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Usefulness of IQ tests



 
 
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  #1  
Old November 24th 03, 01:58 PM
John P
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Default Usefulness of IQ tests

Hello

I'm new to Newsgroups but what I've seen so far is pretty impressive.
Just a comment on the validity or otherwisew of IQ tests.

As other contributors have stated, IQ tests are not necessarily an
indicator of future success. But they are useful in that they can
give some idea of a person's mental abilities and potential and this
can be a guide for the teacher when devising learning programmes and
also the style of teaching.

As a former teacher of maths I am aware of the fact that students
learn in different ways. Liam Hudson has written books detailing the
concepts of 'Divergent' and 'Convergent' thinking. A convergent
thinker would probably have the potential to be a good math student
but a divergent thinker less so.
Who is to say that a convergent thinker is superior to a divergent
thinker? (A divergent thinker is likely to be more creative than than
a convergent thinker.
A divergent thinker could probably write a longer list than a
convergent thinker if asked to write down as many uses as possible for
a brick!)

Conventional IQ tests tend to be heavily biased towards convergent
thinking styles thus the divergent thinker is automatically at a
disadvantage with such tests.

John P
  #2  
Old November 26th 03, 02:54 AM
Jeff
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Default Usefulness of IQ tests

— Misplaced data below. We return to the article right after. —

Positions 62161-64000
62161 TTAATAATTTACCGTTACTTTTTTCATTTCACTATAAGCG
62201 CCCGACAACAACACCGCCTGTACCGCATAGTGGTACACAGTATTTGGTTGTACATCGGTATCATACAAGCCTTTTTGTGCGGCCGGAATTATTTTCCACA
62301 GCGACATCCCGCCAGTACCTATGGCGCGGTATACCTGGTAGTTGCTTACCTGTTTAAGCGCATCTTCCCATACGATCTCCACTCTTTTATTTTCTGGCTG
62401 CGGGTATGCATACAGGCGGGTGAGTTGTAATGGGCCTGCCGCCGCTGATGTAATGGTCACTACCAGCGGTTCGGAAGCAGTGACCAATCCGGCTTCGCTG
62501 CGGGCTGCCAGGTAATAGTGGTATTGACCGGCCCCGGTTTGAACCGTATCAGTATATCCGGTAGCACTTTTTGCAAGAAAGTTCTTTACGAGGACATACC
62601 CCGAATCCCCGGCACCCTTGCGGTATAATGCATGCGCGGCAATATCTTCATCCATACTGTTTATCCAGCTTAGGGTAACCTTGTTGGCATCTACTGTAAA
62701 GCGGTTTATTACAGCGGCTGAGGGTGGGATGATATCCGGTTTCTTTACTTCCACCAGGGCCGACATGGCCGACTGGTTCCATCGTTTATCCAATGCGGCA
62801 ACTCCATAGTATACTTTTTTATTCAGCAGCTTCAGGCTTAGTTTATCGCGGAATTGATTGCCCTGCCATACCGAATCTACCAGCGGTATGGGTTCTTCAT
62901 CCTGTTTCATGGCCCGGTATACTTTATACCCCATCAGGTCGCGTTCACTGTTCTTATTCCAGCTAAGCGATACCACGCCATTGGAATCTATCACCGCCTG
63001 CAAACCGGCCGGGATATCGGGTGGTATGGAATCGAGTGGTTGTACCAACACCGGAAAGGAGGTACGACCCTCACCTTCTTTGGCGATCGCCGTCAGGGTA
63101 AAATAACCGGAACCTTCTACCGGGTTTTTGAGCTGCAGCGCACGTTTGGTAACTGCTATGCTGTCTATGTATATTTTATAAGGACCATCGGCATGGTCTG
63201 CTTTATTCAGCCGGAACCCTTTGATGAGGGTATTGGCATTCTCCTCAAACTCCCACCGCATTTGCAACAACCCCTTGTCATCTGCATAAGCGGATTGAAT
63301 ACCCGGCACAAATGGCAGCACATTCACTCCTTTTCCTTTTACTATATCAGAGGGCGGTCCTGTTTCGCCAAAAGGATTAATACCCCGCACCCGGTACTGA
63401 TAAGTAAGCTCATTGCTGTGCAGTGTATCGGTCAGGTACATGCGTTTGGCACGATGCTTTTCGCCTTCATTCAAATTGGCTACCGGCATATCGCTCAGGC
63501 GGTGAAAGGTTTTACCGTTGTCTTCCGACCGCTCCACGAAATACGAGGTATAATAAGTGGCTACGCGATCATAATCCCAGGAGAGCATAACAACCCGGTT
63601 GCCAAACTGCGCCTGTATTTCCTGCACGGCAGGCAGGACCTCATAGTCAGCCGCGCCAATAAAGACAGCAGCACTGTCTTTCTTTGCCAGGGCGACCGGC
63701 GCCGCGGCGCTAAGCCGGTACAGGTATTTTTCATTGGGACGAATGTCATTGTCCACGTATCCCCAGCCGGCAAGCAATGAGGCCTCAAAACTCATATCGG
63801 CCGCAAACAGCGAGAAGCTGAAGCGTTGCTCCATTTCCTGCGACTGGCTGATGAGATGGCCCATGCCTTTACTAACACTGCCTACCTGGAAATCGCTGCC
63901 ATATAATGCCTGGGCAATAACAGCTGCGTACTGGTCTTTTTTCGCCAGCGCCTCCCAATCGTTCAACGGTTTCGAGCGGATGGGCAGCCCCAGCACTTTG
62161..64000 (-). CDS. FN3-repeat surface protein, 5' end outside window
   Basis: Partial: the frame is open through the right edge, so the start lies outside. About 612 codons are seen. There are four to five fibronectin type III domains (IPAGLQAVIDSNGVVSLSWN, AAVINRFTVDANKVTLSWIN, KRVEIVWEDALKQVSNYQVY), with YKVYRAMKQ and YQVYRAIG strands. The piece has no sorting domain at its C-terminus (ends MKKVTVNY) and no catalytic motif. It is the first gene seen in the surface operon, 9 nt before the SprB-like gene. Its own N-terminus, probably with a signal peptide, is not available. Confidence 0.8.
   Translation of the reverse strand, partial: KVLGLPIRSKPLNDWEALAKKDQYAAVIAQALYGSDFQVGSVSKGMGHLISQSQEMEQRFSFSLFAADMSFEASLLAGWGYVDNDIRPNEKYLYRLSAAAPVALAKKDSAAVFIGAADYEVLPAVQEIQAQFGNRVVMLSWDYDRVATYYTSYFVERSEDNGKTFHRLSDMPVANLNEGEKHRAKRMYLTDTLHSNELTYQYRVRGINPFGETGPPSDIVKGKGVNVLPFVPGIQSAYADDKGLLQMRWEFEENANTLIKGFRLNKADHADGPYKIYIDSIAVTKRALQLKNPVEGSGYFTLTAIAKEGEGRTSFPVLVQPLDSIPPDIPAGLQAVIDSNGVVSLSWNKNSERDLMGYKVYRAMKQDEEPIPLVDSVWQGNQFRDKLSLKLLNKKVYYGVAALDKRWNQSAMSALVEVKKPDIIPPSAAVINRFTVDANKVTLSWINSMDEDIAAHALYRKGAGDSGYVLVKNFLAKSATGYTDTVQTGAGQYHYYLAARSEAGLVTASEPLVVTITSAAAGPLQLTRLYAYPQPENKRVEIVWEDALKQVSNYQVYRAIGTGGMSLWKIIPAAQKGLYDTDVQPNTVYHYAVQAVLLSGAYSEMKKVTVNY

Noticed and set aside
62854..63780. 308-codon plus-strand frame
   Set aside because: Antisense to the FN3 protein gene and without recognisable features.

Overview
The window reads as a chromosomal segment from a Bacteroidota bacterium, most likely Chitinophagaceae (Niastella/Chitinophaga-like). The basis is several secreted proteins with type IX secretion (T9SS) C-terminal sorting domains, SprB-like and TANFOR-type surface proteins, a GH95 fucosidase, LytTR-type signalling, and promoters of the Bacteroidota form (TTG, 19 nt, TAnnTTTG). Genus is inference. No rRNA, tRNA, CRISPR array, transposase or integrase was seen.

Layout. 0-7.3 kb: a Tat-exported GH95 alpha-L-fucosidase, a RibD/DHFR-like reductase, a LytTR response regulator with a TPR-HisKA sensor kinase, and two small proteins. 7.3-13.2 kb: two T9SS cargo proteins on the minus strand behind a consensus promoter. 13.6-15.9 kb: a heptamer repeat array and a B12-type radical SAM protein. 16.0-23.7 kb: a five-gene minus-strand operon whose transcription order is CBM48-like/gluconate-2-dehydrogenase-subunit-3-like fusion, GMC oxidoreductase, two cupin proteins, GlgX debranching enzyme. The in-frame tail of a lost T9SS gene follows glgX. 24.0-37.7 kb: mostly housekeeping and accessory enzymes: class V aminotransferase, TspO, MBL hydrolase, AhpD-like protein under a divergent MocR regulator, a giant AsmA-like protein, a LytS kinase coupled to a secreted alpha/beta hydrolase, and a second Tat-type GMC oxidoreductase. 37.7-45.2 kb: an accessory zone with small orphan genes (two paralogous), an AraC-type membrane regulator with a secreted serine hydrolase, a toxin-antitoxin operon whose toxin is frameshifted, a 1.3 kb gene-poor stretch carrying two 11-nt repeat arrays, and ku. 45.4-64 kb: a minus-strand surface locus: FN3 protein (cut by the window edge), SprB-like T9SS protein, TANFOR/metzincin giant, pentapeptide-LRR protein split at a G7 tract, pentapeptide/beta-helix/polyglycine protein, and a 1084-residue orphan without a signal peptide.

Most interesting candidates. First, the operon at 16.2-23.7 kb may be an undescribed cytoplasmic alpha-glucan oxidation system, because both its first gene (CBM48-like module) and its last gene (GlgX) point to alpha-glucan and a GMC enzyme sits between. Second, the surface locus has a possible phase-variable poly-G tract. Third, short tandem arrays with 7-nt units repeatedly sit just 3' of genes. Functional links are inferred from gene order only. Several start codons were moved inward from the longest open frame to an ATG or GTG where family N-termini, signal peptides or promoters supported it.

"Ignoramus3100" wrote in message
...
Where are the IQ tests useful?

For one thing, in deciding what education path to choose. Should you
go major in physics or, say, "business communication".


No, people in business communnication needs lots of smarts, not necessarily
the same type of smarts that a physics major needs. IQ is not a useful tool
to determine education paths.

IQ is a tool, not a religion.


Not a great tool. The only thing it measures well is something that is
called "IQ" which is the score you get on an IQ test. It doesn't really
measure intellegence. IQ has a lot of cultural bias built in. And, kids and
adults will perform differently on the tests depending on how they feel, how
hot the room is, and how much education they have.

It is used to help schools place children in appropriate classes (e.g.,
regular, special education, either remidial or gifted), but even here there
are major issues about eh accuracy of the tests and the meaning of the
results. For this, I think it may be a valid use, but certainly it is wrong
to use IQ as the only measure to determine the place for a particular child.

Jeff


 




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